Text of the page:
HAVING only declared bankruptcy in the UK last December, one would imagine developer Ray Grehan might take some time out to consider his next career move.
Not a bit of it. Records just filed with the Insolvency Service in London show how the man who famously paid €171m (€84m an acre) for the Veterinary College site in Ballsbridge at the height of the boom is already back in business, albeit in a manner dictated by the legal constraints imposed by the terms of his bankruptcy. Judging by the establishment of Ray Grehan Project Management, the Galway-born developer is clearly eager to be up and running properly by the time his period of bankruptcy comes to an end with an automatic discharge on December 30.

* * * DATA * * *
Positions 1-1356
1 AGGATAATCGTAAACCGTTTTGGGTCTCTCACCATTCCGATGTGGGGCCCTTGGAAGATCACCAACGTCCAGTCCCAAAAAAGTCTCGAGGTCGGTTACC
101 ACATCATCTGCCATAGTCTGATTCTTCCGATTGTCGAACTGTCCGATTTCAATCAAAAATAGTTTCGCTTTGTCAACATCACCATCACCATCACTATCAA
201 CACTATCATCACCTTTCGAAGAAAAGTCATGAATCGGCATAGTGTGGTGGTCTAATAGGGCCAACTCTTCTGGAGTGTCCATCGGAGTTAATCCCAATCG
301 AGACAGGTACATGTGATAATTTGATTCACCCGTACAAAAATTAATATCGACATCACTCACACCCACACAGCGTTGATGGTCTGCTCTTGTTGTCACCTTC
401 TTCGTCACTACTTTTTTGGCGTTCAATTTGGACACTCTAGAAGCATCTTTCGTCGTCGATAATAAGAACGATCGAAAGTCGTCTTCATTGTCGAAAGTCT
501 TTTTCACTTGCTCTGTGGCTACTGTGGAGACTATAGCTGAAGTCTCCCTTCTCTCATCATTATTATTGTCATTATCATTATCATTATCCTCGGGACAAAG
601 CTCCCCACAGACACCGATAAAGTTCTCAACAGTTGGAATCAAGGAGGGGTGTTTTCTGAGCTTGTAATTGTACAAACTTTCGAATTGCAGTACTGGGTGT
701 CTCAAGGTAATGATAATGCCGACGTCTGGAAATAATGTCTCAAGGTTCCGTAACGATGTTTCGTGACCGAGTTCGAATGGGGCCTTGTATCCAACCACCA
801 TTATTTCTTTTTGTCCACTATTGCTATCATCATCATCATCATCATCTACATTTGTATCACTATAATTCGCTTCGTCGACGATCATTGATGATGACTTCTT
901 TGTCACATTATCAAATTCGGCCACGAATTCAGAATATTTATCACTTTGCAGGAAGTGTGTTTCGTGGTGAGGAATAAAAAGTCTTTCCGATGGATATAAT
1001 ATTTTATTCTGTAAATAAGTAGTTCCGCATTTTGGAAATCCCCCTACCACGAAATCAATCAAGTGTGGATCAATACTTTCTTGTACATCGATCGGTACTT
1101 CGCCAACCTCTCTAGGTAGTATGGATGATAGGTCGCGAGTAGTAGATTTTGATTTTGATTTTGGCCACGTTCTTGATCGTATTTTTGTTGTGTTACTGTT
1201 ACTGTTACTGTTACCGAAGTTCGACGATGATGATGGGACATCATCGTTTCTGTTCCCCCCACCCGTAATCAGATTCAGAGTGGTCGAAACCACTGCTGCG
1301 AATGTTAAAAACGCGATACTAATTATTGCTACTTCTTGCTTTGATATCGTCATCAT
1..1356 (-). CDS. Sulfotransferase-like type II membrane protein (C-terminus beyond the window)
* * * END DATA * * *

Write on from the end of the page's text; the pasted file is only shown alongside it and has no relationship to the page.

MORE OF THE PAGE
Not that anyone should be too surprised by Mr Grehan's latest move.
Speaking to the Sunday Independent last January, he spoke of his determination to shake off what he described as the "noose" Nama had put around his neck, and get back to work as soon as possible.
On this, he said: "I've been approached by several funds to head up various property portfolios for them. Nama has been adamant that clients of theirs cannot get involved in heading up funds and that curtailed my activity in the Irish market. By doing this (declaring bankruptcy), maybe it will free me up from that and leave me in a better position to rebuild, rather than staying on and allowing Nama to prolong that agony with a noose around my neck over several years."
Mr Grehan's decision to go the UK bankruptcy route in the dying hours of 2011 came just weeks after Nama obtained a judgement for €312m against him in the High Court.
Mr Grehan could not be contacted for comment.